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Notes from Istanbul: Tricontinental Dvořák with Borusan Quartet

The Borusan Quartet consists of four former first chairs of the Borusan Philharmonic: Esen Kivrak and Olgu Kizilay (violins), Efdal Altun (viola), and Çağ Erçağ (cello). Some time into their chamber music exploits they gave up performing in the orchestra and focused on the quartet entirely. A wise decision: All too often chamber-music-as-a-side-project produces horribly mediocre results. And the Borusan’s Dvořák program at the Süreyya Opera House in Kadıköy wasn’t mediocre at all.

True, the first violinist didn’t display a particularly rich or beautiful tone, nor rock-solid intonation. Attacks where a little wimpy and the fourth movement of the “American” Quartet op.96 (by the European Antonín Dvořák, performed on the Asian side of Istanbul) was sapped of energy. The ensemble sound had its thin moments, too, but then the playing was clean and together except for a brief moment of the first movement in the Piano Quintet (op.81) through which Itamar Golan coolly steered the players. But even without the assurance of a local critic that this wasn’t their best night by far, the Yays would have outnumbered the Nays in the perfectly acceptable acoustic of the little charming—yes: carpeted—opera house.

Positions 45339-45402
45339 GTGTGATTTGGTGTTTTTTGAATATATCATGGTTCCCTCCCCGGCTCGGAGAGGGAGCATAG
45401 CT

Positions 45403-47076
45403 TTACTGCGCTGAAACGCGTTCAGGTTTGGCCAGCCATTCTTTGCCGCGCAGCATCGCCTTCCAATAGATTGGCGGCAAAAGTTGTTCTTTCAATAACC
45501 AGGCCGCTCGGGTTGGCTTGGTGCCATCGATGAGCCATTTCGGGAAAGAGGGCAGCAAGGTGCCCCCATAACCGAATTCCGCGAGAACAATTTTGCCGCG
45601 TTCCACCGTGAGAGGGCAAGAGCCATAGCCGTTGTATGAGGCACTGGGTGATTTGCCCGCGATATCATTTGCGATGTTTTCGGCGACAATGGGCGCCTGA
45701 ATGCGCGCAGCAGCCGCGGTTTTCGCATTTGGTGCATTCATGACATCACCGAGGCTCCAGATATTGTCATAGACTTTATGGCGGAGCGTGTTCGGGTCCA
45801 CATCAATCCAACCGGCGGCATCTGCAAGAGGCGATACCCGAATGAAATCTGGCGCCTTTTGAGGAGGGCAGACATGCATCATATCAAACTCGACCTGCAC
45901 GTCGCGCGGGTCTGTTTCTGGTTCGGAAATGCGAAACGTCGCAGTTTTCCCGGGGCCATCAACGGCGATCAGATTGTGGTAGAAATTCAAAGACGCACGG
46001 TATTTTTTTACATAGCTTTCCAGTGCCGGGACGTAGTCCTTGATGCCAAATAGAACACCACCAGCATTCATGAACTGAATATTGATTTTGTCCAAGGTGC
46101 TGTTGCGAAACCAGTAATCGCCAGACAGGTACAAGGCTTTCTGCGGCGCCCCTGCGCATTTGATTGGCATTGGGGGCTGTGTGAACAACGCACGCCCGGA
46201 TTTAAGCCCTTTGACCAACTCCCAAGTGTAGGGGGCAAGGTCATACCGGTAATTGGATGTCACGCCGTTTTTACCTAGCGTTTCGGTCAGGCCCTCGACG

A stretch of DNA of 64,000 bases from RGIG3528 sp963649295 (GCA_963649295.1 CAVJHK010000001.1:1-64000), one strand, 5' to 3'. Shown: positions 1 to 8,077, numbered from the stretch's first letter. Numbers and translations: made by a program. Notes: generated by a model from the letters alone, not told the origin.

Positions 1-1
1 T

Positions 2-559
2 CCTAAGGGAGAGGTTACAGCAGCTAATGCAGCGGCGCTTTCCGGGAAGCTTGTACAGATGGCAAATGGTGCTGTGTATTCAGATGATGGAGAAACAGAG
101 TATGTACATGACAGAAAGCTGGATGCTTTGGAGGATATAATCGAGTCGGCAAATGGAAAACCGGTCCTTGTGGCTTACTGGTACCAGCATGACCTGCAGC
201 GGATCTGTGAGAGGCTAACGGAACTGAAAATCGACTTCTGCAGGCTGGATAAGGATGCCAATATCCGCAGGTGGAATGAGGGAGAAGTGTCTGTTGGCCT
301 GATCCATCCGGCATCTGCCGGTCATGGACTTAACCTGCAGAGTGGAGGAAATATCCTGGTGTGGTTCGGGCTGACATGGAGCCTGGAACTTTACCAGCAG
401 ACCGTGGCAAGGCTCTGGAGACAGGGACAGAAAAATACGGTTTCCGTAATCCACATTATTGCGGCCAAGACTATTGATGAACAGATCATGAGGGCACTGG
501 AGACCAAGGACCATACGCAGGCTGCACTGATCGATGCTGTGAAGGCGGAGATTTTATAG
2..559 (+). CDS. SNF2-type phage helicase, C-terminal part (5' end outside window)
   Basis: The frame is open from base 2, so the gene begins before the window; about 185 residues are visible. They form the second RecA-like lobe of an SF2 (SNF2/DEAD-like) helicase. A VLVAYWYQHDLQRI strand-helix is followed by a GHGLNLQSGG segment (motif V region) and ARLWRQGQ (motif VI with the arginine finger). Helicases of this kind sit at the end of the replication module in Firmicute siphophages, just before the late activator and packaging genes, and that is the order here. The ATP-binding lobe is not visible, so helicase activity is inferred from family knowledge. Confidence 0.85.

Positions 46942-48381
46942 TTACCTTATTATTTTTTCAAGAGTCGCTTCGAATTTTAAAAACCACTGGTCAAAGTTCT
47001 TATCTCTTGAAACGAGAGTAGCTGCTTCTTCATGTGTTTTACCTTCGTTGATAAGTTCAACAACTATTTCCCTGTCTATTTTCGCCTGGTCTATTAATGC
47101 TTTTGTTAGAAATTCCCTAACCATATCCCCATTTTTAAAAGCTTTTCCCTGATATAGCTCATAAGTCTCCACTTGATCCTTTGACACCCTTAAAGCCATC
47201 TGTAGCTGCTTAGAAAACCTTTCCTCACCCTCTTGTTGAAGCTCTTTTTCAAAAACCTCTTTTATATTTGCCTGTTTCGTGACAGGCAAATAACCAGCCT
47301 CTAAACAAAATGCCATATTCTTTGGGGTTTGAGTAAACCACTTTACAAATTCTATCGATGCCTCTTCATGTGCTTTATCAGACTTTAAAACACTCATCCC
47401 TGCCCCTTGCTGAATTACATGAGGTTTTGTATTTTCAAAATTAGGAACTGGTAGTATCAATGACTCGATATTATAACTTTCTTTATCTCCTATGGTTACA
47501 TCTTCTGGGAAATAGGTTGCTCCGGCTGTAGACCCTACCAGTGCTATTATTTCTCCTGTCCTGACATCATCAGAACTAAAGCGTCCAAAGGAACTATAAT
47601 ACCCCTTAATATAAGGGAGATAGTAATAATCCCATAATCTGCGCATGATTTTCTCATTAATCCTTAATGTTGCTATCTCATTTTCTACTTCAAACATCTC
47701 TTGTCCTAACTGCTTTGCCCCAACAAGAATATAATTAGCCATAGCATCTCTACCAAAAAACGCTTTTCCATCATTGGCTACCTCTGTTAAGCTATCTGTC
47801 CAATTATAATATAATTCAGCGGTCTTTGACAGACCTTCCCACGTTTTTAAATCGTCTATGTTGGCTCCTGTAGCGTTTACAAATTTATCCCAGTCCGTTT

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A.Dvořák, PQ5t op.81, SQ4t op.96,
Jerusalem Quartet
Harmonia Mundi

Accents and ornamentations in the Dvořák quartet were played quite differently than one is used to hearing—an individual difference perhaps, but it’s hard to resist the temptation of attributing it to the cultural difference in the perception of rhythms. In any case, it gave a lovely and subtle sense of the original to the reasonably often performed piece. Most of all, the quartet can boast a truly exceptional cellist. Çağ Erçağ’s secure intonation, his delivery in the Lento of the quartet, his absolutely gorgeous tone make mark him as truly world class, not just “Bon pour L’Orient” (as goes the bigoted French phrase for ‘good enough for Turkey and beyond’): A cello-talent no less than his extraordinary countryman Efe Baltacigil. Efdal Altun raspy and muted chocolately viola tone fit in nicely to the butter soft piano sound that Itamar Golan elicited from the Steinway, each note with a little halo around its head, and round like sea-washed pebbles—except for a brief turn to the acerbic in the quicker tutti passages of the quintet.

Very happily there was little to no coughing between movements—a pleasant contrast to the perennially bronchitic Munich or Washington concert societies. Instead there was applause: The Allegro and Scherzo movements of the Quintet, for example, were applauded; the Andante not… That’s exactly how you would expect an audience to react if it followed only the musical cues and not those that mid-20th century concert etiquette stiffly stipulates… refreshing in its own right.